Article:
Social Holiness

December 05, 2017
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Social Holiness
What We Believe series

Social holiness is the practice of obeying Jesus’ commandments to love God with all your heart, soul, and mind,” writes Dr. Steve Manskar.  It also includes “loving your neighbor as yourself, and loving one another one another (fellow members of your local congregation) as Christ loves.” Citing a passage in 1 John, Manskar adds, “When Wesley says that holiness is social he means that the depth of your love for God is revealed by the way you love whom God loves.”^

We love because he first loved us. Those who say, ‘I love God’, and hate their brothers or sisters, are liars; for those who do not love a brother or sister whom they have seen, cannot love God whom they have not seen. The commandment we have from him is this: those who love God must love their brothers and sisters also (1 John 4:19-21).

Rev. Susan Henry-Crowe, of the General Board of Church and Society, notes, “Social holiness is unique to Methodism. United Methodists have a long commitment to social holiness.”  Quite simply, she says, “It is in our DNA.”
 


Click here to see a video of Rev. Susan Henry Crowe talking about Social Holiness 

From the Distinctive Wesleyan Emphases section of the 2016 Book of Discipline…

Faith and Good Works—We see God’s grace and human activity working together in the relationship of faith and good works. God’s grace calls forth human response and discipline.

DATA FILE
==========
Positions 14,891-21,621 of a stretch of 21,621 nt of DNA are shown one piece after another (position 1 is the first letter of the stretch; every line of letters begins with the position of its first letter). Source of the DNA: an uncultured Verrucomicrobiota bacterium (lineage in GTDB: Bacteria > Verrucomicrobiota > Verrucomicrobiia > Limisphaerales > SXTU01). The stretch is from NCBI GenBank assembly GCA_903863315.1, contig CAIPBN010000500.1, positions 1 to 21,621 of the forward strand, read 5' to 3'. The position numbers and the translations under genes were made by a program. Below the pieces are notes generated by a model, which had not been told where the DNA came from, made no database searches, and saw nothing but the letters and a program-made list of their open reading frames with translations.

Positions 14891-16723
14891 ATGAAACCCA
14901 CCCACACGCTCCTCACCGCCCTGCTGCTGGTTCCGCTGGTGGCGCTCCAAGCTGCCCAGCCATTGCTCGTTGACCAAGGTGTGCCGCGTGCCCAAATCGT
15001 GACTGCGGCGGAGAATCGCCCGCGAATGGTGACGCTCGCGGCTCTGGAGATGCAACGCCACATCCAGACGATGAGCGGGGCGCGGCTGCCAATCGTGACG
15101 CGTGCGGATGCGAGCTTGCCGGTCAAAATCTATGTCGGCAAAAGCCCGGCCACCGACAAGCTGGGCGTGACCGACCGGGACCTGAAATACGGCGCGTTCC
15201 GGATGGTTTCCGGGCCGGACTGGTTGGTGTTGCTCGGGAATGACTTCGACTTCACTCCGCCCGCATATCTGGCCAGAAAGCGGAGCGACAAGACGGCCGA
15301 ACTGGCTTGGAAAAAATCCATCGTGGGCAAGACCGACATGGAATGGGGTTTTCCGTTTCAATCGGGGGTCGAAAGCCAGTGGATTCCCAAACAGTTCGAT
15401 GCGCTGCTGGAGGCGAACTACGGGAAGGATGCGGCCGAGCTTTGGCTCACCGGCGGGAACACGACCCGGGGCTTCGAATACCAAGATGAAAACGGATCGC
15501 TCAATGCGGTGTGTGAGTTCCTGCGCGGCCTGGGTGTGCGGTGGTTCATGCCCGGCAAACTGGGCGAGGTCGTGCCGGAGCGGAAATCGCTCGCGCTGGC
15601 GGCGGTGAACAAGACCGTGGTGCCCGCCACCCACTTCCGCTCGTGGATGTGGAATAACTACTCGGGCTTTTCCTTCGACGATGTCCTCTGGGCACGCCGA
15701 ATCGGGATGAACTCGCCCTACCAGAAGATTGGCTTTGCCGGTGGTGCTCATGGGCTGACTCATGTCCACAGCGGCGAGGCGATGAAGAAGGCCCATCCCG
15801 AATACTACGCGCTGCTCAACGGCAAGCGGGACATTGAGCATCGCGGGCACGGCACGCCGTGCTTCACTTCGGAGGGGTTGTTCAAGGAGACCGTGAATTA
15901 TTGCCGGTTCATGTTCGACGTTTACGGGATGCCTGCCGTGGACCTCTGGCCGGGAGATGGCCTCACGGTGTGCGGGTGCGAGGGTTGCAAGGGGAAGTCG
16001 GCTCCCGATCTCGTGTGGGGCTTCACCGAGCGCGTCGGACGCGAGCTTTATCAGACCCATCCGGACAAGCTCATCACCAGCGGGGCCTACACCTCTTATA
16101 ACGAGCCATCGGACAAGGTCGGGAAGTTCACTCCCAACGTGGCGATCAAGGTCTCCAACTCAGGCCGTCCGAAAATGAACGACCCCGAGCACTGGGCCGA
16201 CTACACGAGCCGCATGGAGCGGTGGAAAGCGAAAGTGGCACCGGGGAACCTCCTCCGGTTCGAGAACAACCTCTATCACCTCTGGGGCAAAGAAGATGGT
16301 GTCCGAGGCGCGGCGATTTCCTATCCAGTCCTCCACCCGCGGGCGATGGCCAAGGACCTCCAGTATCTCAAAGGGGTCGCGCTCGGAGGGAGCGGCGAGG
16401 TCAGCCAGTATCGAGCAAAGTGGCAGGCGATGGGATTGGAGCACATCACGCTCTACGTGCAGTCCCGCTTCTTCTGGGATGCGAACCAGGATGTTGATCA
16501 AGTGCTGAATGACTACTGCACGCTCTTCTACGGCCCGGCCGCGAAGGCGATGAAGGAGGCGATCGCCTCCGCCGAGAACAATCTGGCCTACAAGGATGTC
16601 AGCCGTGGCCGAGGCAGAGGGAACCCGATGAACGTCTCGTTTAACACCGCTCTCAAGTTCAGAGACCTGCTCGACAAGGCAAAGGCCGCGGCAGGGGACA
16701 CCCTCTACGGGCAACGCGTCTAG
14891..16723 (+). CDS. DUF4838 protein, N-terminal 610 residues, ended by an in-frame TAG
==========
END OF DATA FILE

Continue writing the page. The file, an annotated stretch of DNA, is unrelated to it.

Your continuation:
Faith is the only response essential for salvation. However, the General Rules remind us that salvation evidences itself in good works. For Wesley, even repentance should be accompanied by “fruits meet for repentance,” or works of piety and mercy.
Both faith and good works belong within an all-encompassing theology of grace, since they stem from God’s gracious love “shed abroad in our hearts by the Holy Spirit.”

Mission and Service—We insist that personal salvation always involves Christian mission and service to the world. By joining heart and hand, we assert that personal religion, evangelical witness, and Christian social action are reciprocal and mutually reinforcing. (p. 53)

Scriptural holiness entails more than personal piety; love of God is always linked with love of neighbor, a passion for justice and renewal in the life of the world.
 
^See Steve Manskar’s article, “No Holiness but Social Holiness” in Equipping Disciples.